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Military expenditure and economic growth across different groups: A dynamic panel Granger-causality approach

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  • Chang, Hsin-Chen
  • Huang, Bwo-Nung
  • Yang, Chin Wei

Abstract

Applying GMM (Arellano and Bond, 1991) to panel data of 90 countries spanning over 1992–2006, this paper explores possible relationships between military expenditure and economic growth. Based on the definitions of income levels by the World Bank – high, middle and low – our results indicate military spending leads negatively economic growth for the panels of low income countries with a marginally significance level of 10%. Of four different regional panels (Africa, Europe, the Middle East–South Asia and Pacific Rim), a negative but stronger (5% significance level) causal relationship from military expenditure to economic growth is found for the Europe and Middle East–South Asia regions.

Suggested Citation

  • Chang, Hsin-Chen & Huang, Bwo-Nung & Yang, Chin Wei, 2011. "Military expenditure and economic growth across different groups: A dynamic panel Granger-causality approach," Economic Modelling, Elsevier, vol. 28(6), pages 2416-2423.
  • Handle: RePEc:eee:ecmode:v:28:y:2011:i:6:p:2416-2423
    DOI: 10.1016/j.econmod.2011.06.001
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    Cited by:

    1. Wang, Tung-Pao & Shyu, Stacy Huey-Pyng & Chou, Han-Chung, 2012. "The impact of defense expenditure on economic productivity in OECD countries," Economic Modelling, Elsevier, vol. 29(6), pages 2104-2114.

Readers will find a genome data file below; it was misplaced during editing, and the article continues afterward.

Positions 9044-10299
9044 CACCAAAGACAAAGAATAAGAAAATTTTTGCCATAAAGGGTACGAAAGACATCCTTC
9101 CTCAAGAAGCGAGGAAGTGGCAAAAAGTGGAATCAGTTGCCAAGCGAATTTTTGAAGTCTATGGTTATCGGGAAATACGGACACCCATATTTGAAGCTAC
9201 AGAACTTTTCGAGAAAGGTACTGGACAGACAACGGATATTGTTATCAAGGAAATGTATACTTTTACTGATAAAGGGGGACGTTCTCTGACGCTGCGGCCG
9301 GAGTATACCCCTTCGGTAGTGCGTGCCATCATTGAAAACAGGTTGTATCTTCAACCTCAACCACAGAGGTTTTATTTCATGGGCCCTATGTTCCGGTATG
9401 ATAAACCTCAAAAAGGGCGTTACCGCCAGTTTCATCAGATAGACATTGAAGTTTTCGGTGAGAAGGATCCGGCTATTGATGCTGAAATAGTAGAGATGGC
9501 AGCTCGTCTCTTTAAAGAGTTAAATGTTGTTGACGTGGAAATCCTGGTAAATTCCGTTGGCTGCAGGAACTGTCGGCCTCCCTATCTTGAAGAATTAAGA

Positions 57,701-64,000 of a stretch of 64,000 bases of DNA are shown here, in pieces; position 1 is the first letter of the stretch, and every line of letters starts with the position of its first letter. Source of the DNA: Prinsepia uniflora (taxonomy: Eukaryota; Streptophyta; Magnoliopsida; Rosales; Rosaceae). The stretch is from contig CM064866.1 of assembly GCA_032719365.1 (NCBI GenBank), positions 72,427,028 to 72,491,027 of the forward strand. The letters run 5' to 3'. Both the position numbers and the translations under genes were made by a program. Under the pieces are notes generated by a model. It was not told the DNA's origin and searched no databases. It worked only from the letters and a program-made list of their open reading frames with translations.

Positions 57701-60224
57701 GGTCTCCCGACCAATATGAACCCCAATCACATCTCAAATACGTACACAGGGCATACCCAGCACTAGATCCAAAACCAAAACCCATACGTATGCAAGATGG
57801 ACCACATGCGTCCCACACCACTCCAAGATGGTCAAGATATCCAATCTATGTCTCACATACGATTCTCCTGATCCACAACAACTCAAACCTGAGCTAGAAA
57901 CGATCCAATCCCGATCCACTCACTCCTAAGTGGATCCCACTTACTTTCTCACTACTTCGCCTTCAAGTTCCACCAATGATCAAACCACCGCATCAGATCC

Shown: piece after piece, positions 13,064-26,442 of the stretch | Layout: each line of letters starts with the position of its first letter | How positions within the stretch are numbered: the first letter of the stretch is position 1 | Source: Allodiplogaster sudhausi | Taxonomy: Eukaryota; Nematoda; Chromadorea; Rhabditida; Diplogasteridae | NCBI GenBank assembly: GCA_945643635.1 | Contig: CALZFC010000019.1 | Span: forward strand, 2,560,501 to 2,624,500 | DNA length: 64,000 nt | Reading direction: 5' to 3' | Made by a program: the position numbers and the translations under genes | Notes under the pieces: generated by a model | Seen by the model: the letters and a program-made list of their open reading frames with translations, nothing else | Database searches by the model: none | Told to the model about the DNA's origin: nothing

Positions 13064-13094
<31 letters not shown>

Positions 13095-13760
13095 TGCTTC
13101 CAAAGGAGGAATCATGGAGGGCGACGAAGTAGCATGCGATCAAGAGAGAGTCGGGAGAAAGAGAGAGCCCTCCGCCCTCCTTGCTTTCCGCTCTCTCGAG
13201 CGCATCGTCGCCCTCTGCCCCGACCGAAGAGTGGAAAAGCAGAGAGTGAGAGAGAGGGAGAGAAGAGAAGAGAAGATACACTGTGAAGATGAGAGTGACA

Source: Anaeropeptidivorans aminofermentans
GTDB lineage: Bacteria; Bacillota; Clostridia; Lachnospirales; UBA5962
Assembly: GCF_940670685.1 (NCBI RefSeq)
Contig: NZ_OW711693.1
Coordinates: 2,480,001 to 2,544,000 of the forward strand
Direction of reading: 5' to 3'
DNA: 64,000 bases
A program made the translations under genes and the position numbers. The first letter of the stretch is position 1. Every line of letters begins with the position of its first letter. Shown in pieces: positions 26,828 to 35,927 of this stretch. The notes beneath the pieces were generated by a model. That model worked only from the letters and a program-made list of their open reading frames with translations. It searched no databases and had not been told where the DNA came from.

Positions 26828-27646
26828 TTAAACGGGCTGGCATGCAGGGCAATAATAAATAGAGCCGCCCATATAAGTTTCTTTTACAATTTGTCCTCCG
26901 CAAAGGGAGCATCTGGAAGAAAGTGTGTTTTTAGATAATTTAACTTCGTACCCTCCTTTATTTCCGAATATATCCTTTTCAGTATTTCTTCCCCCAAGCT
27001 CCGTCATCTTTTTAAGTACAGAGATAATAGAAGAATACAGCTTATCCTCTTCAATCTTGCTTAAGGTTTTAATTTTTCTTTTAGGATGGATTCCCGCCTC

2. Tsung-pao Wu & Dian Fan & Tsangyao Chang, 2016. "The Relationship Between Globalization And Military Expenditures In G7 Countries: Evidence From A Panel Data Analysis," ECONOMIC COMPUTATION AND ECONOMIC CYBERNETICS STUDIES AND RESEARCH, Faculty of Economic Cybernetics, Statistics and Informatics, vol. 50(3), pages 285-302.
    3. Ryan A. Compton & Bryan Paterson, 2016. "Military Spending and Growth: The Role of Institutions," Defence and Peace Economics, Taylor & Francis Journals, vol. 27(3), pages 301-322, June.
    4. Kollias, Christos & Paleologou, Suzanna-Maria, 2013. "Guns, highways and economic growth in the United States," Economic Modelling, Elsevier, vol. 30(C), pages 449-455.
    5. Chen, Pei-Fen & Lee, Chien-Chiang & Chiu, Yi-Bin, 2014. "The nexus between defense expenditure and economic growth: New global evidence," Economic Modelling, Elsevier, vol. 36(C), pages 474-483.
    6. Ming Zhong & Tsangyao Chang & Samrat Goswami & Rangan Gupta, 2014. "The Nexus between Military Expenditures and Economic Growth in the BRICS and the US: A Bootstrap Panel Causality Test," Working Papers 201449, University of Pretoria, Department of Economics.
    7. repec:bla:rdevec:v:21:y:2017:i:3:p:511-526 is not listed on IDEAS
    8. repec:cmj:seapas:y:2018:i:16:p:97-106 is not listed on IDEAS
    9. Ahad, Muhammad & Dar, Adeel Ahmad, 2017. "Modeling the Asymmetric Impact of Defense Spending on Economic Growth: An Evidence from Nonlinear ARDL and Multipliers," MPRA Paper 80085, University Library of Munich, Germany, revised 2017.